A recent Supreme Court judgement held that mandatory minimum sentencing for minor drug trafficking charges set out in the Controlled Drug and Substances Act is unconstitutional.
Canada’s Controlled Drug and Substances Act lists all controlled or unauthorized substances and categorizes these substances according to their potential danger. The Act also defines laws and associated penalties pertaining to the possession, trafficking or import/export of any controlled substance. Some of the substances governed by the Act are cocaine and heroin, marijuana or cannabis derivatives, amphetamines and LSD, and pharmaceutical products such as barbiturates.
Under the Act, if someone is convicted on the charge of possession of cannabis/marijuana, for example, the Crown may choose to try the case as a summary conviction or indictable offence. In the case of the former, the maximum fine is $1000 and/or maximum jail time of 6 months for a first offence; or a maximum fine of $2000 and/or maximum jail time of one year, for a second (or multiple) offence. If tried as an indictable offence, maximum sentencing is 5 years minus a day.
Possession for the purpose of trafficking cannabis is tried only as an indictable offence with a maximum of life imprisonment. However, if an alleged offender was convicted of a previous substance offence at any time within the past 10 years, there is a minimum sentencing requirement of 1 year. A minimum sentence of 2 years applies if the accused person involved a person under the age of 18 in the course of trafficking drugs, or if the offence was committed near a school or another place frequently attended by people under 18.
In 2012, the Conservative government introduced harsher punishments for many criminal offences, including mandatory minimum sentencing for non-violent drug offenders. In total, the Conservatives created 60 minimum mandatory sentences for drug, firearms, sex, and other offences, giving Canada one of the largest number of ‘minimums’ in the world, second only to the United States, according to a recent Globe and Mail report.
In a landmark decision on April 15, 2016, the Supreme Court of Canada voted 6-3 to strike down the mandatory one-year prison term for drug charges, citing that the sentence constitutes ‘cruel and unusual’ punishment and violates a person’s rights under the Canadian Charter of Rights and Freedoms. The Court further stated that mandatory minimum sentences for other offences are also vulnerable to being struck down in the future.
This Supreme Court decision in R. v. Lloyd, 2016, was made during the Appeal of an earlier sentencing decision on drug charges for a Vancouver man. Because the man had a prior conviction on drug charges, his sentencing was subject to the one year minimum mandated in the Controlled Drug and Substances Act. The 25-year-old man was reported to have a history of drug addictions and allegedly sold drugs to fellow addicts to support his habit. The man was charged with trafficking in 2013 after police caught him with less than 10 grams of heroin, crystal methamphetamine and crack cocaine.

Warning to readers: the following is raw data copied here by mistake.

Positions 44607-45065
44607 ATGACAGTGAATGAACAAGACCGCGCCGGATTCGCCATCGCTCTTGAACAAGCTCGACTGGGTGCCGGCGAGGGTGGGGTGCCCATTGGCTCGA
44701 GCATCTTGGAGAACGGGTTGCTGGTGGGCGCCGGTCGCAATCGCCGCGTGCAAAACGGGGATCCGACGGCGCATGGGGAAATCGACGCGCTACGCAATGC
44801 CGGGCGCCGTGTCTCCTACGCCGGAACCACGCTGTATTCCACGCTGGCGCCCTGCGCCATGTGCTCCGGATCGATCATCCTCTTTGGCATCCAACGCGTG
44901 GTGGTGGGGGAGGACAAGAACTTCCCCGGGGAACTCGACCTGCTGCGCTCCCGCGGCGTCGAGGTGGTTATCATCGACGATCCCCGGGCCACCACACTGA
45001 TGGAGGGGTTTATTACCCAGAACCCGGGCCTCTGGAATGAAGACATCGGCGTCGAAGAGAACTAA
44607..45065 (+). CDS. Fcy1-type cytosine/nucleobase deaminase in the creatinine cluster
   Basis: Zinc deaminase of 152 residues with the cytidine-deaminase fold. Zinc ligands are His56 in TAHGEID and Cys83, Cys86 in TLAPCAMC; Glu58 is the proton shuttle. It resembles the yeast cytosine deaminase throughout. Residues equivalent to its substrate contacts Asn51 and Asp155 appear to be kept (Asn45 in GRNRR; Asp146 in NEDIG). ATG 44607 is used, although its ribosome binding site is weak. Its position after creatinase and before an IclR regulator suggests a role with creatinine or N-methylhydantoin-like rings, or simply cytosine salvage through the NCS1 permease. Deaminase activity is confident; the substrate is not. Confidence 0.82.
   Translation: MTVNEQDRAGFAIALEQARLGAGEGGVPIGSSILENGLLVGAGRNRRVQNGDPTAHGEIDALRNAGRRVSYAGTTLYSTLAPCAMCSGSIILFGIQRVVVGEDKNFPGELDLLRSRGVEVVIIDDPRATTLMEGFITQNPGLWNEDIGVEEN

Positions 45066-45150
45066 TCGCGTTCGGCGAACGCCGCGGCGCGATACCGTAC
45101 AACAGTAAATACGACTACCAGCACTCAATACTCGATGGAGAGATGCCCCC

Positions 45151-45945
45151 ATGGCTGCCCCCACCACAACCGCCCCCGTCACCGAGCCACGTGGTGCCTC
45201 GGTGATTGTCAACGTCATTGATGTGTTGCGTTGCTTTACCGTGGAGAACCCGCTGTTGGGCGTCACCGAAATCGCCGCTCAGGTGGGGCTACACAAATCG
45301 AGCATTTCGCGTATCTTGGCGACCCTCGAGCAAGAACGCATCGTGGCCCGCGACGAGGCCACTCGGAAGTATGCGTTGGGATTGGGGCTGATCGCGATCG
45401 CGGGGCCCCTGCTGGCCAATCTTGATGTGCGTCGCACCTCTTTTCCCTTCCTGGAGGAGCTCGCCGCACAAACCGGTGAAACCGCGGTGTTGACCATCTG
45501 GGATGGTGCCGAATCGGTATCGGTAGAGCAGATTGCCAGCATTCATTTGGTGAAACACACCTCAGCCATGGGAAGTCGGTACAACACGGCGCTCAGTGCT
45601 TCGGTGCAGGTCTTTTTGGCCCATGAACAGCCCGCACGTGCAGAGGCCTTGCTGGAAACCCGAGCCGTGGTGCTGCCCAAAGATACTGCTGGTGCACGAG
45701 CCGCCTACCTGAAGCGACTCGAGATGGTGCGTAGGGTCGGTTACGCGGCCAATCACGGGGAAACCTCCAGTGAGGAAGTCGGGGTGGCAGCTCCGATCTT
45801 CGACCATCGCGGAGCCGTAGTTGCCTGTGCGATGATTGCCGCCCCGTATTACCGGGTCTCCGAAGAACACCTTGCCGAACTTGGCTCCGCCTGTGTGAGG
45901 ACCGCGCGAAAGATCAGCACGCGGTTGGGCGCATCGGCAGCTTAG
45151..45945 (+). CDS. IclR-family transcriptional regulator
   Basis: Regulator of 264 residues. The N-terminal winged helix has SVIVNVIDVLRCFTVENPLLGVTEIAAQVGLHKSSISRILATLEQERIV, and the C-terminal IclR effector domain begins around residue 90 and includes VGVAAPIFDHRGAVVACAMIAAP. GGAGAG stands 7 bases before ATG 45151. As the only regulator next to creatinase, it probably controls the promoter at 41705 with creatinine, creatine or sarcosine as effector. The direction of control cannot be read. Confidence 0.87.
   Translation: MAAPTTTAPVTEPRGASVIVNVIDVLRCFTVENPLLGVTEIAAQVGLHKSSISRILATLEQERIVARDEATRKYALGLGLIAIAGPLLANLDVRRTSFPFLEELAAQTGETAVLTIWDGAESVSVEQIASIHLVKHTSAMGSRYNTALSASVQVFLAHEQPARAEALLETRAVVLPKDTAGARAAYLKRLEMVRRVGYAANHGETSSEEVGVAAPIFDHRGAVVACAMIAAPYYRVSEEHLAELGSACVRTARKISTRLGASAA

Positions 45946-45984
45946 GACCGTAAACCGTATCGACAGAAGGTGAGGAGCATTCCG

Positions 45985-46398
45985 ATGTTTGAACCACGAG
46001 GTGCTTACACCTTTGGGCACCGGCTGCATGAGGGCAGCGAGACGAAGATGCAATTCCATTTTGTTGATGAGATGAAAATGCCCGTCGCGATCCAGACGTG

In considering the appropriate sentencing for this and other drug offences, the Supreme Court concluded that a blanket minimum sentence punishes not only those people who are meant to be targeted by the harsher sentences but also those who are found guilty of ‘much less blameworthy’ actions. One example provided by the Court is of an addicted person who is convicted on drug charges for sharing a small amount of drugs with friends but is then sentenced to a year in prison due to a previous conviction for sharing marihuana nine years earlier. The Court argues that a one-year sentence is likely inappropriate and undeserved in such a case and further, that Parliament should allow the court’s discretion to decree lesser penalties and sentencing when the mandatory minimum is grossly disproportionate to the crime. Another example where a harsh sentence may be improper is when the accused participates in and completes a drug treatment program prior to sentencing.
A second sentencing provision that the Supreme Court struck down on April 15th affects the amount of credit for each day served that a person awaiting trial will receive. People who are denied bail due to a criminal record will receive 1.5 days credit for every day they are in jail and awaiting their trial, which strikes down a previous Conservative amendment to allow only one day credit for each day served.
In R. v. Lloyd, 2016, the Supreme Court allowed Lloyd’s appeal of the 18 month sentence set by the B.C. Court of Appeal, and restored the one-year sentence imposed by the provincial court judge. It was noted that appellate courts cannot change a trial judge’s sentence unless there is reason to believe the trial judge made a legal error or decided on a sentence that is noticeably unfit. A provincial court judge has the power to challenge the constitutionality of a mandatory minimum sentence that applies to the case being tried in his/her court, and the trial judge for Lloyd acknowledged that a sentence of 3 or 4 months has been upheld in some cases for similar offences.
The Court determined that although the one-year minimum could be properly applied in Lloyd, there are other reasonably foreseeable cases where this minimum would be ‘grossly disproportionate’. It is unlikely that this will be the last of the mandatory minimums to be challenged by our higher courts. This decision follows a recent trial, R. v. Nur, where the Ontario Superior Court declared that the three-year mandatory minimum sentence for firearms possession charges is unconstitutional. What we may see increasingly, in future sentencing decisions, is the identification of exceptional circumstances where a lesser sentence more befitting to the crime is applied.